February Updates: Hayes (2013) and Analyses

Hi there! These updates pertain to the progress that I have made on my thesis during the month of February:

February has been an incredibly busy month! I have spent much of the month combing through my database, for any potential missing values amid my subscale item scores and my global scores for analyses. Though this process can be rather exhausting and time-consuming, it has been a huge help in ensuring that I am completely confident about the subscale scores that I utilize in my analyses.

I have also diligently finished reading nearly all of Hayes (2013), as well as his additionally relevant materials, such as his 2015 publication on the Index of Moderated Mediation. And after reading his works front and back, I began thoroughly conducting my analyses. After reading, rereading, and analyzing Hayes’s 2015 publication, however, I have decided to pursue simple mediational analyses, rather than to conduct moderated mediation analyses.

In his article, Hayes (2015) writes that significant conditional direct and indirect effects found in moderated mediation analyses should not be examined unless the Index of Moderated-Mediation is significant. With a dichotomous moderator (e.g., gender) in the model, the Index of Mod-Med equates to the relative difference between two conditional indirect effects. Hayes (2015)notes that in exclusively examining conditional direct and indirect effects (rather than the Index of Mod-Med), researchers are merely assessing whether the simple slopes are statistically different from zero. However, moderated-mediation would actually necessitate determining if the simple slopes are statistically different from one another. In this way, the Index of Mod-Med is a novel quantity that more accurately represents the presence or absence of moderated mediation.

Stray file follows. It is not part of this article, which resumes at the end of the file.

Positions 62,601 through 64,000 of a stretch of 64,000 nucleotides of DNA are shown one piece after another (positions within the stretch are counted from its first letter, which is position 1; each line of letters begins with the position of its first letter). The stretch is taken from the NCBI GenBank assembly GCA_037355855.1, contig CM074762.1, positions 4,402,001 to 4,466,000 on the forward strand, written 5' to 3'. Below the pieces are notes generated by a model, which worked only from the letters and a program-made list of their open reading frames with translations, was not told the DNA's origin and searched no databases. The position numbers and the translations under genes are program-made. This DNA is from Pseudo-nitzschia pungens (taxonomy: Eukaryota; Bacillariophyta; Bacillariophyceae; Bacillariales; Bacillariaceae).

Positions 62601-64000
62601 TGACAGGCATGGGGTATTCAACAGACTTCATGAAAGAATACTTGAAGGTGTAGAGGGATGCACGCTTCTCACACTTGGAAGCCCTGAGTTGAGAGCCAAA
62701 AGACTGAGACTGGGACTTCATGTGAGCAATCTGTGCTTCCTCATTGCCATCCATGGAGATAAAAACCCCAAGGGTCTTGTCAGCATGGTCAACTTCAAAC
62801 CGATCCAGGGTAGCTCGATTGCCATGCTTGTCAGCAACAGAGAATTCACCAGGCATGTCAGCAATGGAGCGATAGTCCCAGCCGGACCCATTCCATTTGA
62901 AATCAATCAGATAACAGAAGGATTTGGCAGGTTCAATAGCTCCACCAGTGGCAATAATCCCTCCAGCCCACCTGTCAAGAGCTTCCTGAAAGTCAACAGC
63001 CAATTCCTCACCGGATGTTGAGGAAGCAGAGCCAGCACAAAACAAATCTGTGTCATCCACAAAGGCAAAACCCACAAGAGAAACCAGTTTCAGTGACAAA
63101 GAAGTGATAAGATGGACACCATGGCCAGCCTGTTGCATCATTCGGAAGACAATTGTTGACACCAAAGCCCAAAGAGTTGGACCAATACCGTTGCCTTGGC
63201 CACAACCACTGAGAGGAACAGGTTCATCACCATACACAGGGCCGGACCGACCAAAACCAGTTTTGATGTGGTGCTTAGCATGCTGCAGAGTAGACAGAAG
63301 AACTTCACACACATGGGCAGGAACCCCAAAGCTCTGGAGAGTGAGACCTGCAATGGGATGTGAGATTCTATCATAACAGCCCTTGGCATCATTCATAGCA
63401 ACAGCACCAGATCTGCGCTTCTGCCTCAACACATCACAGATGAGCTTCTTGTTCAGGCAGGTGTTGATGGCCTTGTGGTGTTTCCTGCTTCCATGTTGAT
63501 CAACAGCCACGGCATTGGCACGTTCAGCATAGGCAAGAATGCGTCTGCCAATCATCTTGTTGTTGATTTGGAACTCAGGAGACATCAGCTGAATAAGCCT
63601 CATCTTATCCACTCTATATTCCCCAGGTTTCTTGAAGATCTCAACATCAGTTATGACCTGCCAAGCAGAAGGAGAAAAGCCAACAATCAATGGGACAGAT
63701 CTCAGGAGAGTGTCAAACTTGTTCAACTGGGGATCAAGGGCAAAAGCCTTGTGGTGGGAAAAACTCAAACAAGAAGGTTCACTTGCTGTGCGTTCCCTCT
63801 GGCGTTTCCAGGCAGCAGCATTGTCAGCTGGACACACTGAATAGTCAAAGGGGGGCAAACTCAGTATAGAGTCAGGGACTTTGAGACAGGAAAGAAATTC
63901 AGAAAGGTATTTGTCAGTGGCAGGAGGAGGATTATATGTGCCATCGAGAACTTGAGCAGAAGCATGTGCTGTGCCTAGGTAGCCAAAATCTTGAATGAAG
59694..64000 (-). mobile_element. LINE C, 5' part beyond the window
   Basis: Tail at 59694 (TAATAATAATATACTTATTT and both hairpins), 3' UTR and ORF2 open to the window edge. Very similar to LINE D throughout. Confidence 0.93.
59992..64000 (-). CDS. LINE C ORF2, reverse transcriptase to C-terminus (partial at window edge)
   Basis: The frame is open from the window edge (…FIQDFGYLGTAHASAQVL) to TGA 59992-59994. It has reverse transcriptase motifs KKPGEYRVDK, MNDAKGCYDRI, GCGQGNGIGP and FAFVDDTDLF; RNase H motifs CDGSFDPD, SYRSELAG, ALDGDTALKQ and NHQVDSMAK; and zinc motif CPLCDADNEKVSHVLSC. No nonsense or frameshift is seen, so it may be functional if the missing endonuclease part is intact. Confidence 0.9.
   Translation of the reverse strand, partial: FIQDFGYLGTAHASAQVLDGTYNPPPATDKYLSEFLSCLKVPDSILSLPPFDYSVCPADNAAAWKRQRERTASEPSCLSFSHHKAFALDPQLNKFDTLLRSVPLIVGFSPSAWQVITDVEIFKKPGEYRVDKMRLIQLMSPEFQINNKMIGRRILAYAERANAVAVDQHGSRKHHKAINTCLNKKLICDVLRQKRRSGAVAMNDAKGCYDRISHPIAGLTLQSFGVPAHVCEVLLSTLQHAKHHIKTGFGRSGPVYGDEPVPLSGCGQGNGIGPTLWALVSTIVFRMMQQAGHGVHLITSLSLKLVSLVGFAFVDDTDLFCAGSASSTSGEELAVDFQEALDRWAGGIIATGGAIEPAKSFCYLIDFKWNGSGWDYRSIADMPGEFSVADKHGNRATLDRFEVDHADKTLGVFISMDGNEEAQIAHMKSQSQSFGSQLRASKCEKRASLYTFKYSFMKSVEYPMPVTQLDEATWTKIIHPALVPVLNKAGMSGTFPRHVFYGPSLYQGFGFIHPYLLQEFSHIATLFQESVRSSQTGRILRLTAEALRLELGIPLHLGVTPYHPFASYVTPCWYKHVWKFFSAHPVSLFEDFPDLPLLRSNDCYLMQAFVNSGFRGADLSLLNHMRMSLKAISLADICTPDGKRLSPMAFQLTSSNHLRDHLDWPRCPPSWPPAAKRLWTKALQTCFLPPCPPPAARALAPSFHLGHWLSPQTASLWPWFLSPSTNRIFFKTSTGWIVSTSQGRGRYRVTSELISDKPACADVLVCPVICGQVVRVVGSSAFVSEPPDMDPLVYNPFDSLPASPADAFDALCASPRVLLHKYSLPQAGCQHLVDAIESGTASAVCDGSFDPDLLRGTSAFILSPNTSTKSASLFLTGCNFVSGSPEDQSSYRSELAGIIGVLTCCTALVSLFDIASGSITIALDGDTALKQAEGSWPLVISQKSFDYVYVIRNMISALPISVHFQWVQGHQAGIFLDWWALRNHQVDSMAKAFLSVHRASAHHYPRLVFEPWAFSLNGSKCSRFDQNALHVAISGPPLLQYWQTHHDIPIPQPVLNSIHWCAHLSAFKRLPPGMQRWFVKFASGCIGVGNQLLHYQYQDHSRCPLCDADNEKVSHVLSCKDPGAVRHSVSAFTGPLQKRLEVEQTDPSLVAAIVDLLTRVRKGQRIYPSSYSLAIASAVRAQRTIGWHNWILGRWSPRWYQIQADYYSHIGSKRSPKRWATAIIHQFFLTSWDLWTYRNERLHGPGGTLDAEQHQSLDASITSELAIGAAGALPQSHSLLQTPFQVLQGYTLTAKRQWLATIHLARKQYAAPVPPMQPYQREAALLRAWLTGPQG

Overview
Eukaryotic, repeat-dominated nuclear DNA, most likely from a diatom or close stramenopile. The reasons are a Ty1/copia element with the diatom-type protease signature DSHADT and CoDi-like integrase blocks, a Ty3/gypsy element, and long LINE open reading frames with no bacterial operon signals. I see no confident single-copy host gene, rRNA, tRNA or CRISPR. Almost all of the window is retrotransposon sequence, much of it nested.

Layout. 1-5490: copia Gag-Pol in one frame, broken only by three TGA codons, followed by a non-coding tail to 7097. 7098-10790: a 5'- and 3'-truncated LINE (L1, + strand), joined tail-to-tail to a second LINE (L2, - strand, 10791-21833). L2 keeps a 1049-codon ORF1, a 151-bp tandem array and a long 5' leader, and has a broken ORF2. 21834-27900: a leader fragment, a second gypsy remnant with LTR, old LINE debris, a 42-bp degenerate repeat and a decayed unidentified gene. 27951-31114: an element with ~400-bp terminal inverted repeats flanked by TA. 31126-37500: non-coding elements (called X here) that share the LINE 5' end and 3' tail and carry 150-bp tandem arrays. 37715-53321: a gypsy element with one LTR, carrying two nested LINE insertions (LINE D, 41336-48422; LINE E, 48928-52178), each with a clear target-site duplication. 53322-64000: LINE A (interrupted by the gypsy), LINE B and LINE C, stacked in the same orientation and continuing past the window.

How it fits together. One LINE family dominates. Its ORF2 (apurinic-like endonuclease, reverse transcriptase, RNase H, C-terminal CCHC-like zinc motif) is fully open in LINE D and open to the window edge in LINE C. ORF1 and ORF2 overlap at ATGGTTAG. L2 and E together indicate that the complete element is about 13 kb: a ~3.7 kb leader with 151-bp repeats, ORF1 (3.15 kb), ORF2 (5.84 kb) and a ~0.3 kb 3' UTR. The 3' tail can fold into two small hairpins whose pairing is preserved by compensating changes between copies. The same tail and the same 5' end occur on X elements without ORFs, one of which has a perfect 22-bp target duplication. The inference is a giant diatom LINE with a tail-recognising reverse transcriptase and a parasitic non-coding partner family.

Though the Index of Mod-Med is still a very recent value in the realm of quantitative psychology, I wanted to ensure that my methods are as statistically accurate as possible. As such, with preliminary analyses revealing no significant Index of Mod-Med values, I opted to remove gender as a moderator from my analyses, as recommended by Hayes in his (2013) guide. Unfortunately, initial analyses also revealed that most (if not all) Time 2 effects were not emerging. So while I will likely still devote some discussion of these effects in my thesis, I will likely end up pursuing simple mediation models with my Time 1 variables for my final analyses.

In other news, I officially finish my doctoral program interviews this month! This has been a very exciting process, but I am so happy to be finally nearing an end. I am hoping that by the end of March, I will know where I am headed post-graduation. Fingers crossed!

Nine months down, three to go! Thank you, as always, for reading and I look forward to reporting more progress in the coming weeks!

Hayes’s (2013) book:

Hayes, A. F. (2013). Introduction to mediation, moderation, and conditional process analysis: A regression-based approach. New York, NY: Guilford Press.

Hayes’s (2015) article:

Hayes, A. F. (2015). An index and test of linear moderated mediation. Multivariate Behavioral Research50(1), 1-22. doi:10.1080/00273171.2014.962683